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MR MASSEY ON TOUR.

In the Waipa.

Yesterday was Mr Massey’s busy day. He arrived in Te Awamutu by the 3 a.m. Wellington express, accompanied by Mrs Massey, Miss Massey, and his private secretaries, Messrs F. D. Thompson and F. W. Furby. The party was met at the railway station at *7.30 a.m, and driven to Te Awamutu Hotel for breakfast, as guests of the Town Board. Subsequently the party were shown round the neighbourhood, and at 9.30 a.m. Mr Massey received a number of deputations, introduced by Mr J. A. Young, M.P. RAILWAY FREIGHTS. Mi Wallace, acting as spokesman for a deputation from the Te Awamutu Town Board, brought up the question of railway freight on waterworks pipes from Auckland, which ha explained was excessive, being 26s per ton on cast-iron pipes, and over 33s on steel pipes, Mr Young supplemented this on behalf of other local bodies, which he said were similarly affected. ROADINC TEAS DALE SETTLEMENT. Mr Matthews dealt with the second question. He said that recently 123 acres of the Teasdale Estate had been sold for about £4OOO. No provision had been made for footpaths. They asked that £ISOO ho set aside for this. TE-AWAMUTU-PUTARURU RAILWAY. Mr Teasdale spoke on behali of a suggested railway from Te Awamutu to Fulururu, which he claimed would save a distance of 40 miles and a great boon to travellers to Rotorua as well as to settlers in the neighbourhood. The line would he of light construction and plenty of gravel for ballast and was available. If the Government were short of money lie suggested that a syndicate he given permission to build it. Such a line would tap the whole of the back-blocks country.

Mr Massey said that with regard to the first matter a freight of 2(!b 8d per ton ceitninly seemed excessive. He would submit their representations to the Minister for Railways. As regarded footpaths for the Teasdale Estate, he understood that there was a considerable surplus, and if so he would see that part of it mmo to Te Awamutu for the purpose suggested. In reference to the proposed railway route, this was quite new to him. A suggestion had been put forward that a local body should construct it, and in his opinion tlie time was coming when it would he necessary to give local bodies permission to proceed with certain lines without the assistance of the Government. At the present time the Government was engaged in the construction of important main lines. As regarded the proposed Iriai route to Kawhia, he believed that this was going to he a most important towp in the near future. However, he believed that one of these lines would he built to make communication easier between the southern districts of the Notllujsland and tho Thermal Springs district. Hu promised to go into tho matter. SOLDIERS' GRAVES.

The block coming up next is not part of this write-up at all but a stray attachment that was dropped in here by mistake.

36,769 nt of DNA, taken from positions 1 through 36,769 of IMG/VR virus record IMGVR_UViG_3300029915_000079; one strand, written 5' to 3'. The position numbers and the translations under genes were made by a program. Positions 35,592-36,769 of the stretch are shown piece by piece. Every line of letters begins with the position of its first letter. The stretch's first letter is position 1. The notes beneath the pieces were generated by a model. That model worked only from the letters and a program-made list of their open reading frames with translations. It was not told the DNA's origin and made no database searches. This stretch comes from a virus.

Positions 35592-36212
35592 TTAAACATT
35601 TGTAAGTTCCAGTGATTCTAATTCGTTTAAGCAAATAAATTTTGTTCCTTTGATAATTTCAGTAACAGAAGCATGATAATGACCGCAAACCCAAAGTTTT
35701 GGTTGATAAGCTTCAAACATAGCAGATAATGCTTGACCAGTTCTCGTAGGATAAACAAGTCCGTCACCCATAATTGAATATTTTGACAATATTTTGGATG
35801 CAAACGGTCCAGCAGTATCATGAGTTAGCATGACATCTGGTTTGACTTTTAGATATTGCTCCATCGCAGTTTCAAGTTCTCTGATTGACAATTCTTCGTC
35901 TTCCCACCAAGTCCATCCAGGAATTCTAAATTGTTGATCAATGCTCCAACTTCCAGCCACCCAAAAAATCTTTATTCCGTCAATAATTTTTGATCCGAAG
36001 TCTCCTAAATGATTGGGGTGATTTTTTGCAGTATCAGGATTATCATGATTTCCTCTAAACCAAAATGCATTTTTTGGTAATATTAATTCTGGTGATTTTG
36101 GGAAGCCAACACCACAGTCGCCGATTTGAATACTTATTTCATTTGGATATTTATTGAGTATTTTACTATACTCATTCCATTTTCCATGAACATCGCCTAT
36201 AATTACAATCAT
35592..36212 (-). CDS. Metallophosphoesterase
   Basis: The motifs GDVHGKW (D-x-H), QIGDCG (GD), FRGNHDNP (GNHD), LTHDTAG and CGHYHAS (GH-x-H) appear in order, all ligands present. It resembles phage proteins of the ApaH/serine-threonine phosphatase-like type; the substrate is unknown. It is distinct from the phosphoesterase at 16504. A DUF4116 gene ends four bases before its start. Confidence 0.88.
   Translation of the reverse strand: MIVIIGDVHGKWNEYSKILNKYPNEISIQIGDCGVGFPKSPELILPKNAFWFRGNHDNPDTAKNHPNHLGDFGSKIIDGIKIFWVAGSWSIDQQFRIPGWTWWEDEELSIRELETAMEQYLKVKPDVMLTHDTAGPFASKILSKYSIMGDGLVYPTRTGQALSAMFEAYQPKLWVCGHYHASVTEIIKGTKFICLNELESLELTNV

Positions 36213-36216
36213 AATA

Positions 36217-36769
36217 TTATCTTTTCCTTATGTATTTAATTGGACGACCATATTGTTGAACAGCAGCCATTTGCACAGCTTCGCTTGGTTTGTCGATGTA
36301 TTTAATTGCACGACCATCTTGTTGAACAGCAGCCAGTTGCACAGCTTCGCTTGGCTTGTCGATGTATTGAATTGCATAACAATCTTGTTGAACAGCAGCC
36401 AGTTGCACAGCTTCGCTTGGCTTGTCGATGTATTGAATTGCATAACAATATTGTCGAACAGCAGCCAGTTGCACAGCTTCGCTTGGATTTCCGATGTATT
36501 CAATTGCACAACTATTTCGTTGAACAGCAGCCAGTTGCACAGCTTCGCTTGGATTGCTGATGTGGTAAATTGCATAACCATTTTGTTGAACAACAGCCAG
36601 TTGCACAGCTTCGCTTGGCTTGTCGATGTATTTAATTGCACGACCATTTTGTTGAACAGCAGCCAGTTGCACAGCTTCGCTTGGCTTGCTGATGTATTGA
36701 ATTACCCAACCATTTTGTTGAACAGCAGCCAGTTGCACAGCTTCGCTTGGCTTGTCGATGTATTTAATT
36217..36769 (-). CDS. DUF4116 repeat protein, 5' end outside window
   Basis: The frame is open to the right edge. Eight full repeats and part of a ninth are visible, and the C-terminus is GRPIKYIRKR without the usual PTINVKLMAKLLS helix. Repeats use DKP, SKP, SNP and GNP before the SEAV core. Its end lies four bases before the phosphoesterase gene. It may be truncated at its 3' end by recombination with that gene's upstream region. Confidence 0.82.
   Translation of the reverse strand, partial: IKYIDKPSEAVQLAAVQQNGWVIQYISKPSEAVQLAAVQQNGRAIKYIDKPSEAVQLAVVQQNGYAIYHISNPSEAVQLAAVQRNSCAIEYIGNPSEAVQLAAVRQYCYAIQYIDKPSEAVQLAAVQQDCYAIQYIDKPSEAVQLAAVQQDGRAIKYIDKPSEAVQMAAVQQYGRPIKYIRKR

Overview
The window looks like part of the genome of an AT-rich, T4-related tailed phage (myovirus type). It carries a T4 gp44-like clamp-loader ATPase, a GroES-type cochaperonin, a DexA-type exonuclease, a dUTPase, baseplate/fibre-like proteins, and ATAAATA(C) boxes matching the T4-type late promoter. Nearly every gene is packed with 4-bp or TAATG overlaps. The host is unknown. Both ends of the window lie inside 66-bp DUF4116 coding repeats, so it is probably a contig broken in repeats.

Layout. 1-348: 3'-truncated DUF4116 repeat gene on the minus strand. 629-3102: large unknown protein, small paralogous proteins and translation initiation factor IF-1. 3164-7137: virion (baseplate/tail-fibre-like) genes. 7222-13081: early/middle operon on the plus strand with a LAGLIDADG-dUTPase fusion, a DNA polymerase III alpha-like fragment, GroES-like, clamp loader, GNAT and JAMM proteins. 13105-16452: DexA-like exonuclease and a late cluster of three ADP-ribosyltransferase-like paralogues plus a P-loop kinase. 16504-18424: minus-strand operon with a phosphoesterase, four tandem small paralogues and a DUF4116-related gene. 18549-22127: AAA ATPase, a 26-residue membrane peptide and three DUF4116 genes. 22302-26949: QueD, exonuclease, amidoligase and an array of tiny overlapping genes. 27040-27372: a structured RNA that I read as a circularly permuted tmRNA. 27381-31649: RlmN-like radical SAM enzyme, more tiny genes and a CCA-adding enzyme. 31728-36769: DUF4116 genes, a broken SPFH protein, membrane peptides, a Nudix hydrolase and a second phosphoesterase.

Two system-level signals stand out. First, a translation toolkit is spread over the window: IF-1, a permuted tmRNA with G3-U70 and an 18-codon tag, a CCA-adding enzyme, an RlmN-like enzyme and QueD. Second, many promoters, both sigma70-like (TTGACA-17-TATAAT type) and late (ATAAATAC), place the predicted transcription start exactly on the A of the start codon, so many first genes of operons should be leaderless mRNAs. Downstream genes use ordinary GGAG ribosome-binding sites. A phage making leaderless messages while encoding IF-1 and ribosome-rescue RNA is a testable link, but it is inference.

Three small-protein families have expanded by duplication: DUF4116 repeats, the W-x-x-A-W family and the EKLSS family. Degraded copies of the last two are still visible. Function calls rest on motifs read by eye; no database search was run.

Revs. Clarke and Wooliass asked for a grant in aid of caring lor the graves of soldiers who fell in the Maori War and had been buried in Te Awamutu.

Mr Massey replied that it was hardly necessary for him to say tiiat he was in sympathy with tiie request of the deputation. He lad been waited on in Auckland by members ot tho Victoria League ami had granted them £SOO for tho purpose of attending to soldiers’ graves. If part of this sum could not be allocated to To Awarnutu he would have £7a placed upon the Estimates next session for the purpose. trucks for metal.

A deputation from t[ie Waipa County Council, headed by the chairman, Mr Fisher, .brought up the question of the irregular supply of trucks for the conveyance of metal from the To Kuiti quarry. He also considered that Waipa should he regarded as a back-blocks district in order that to secure the advantage of smaller freights on metal.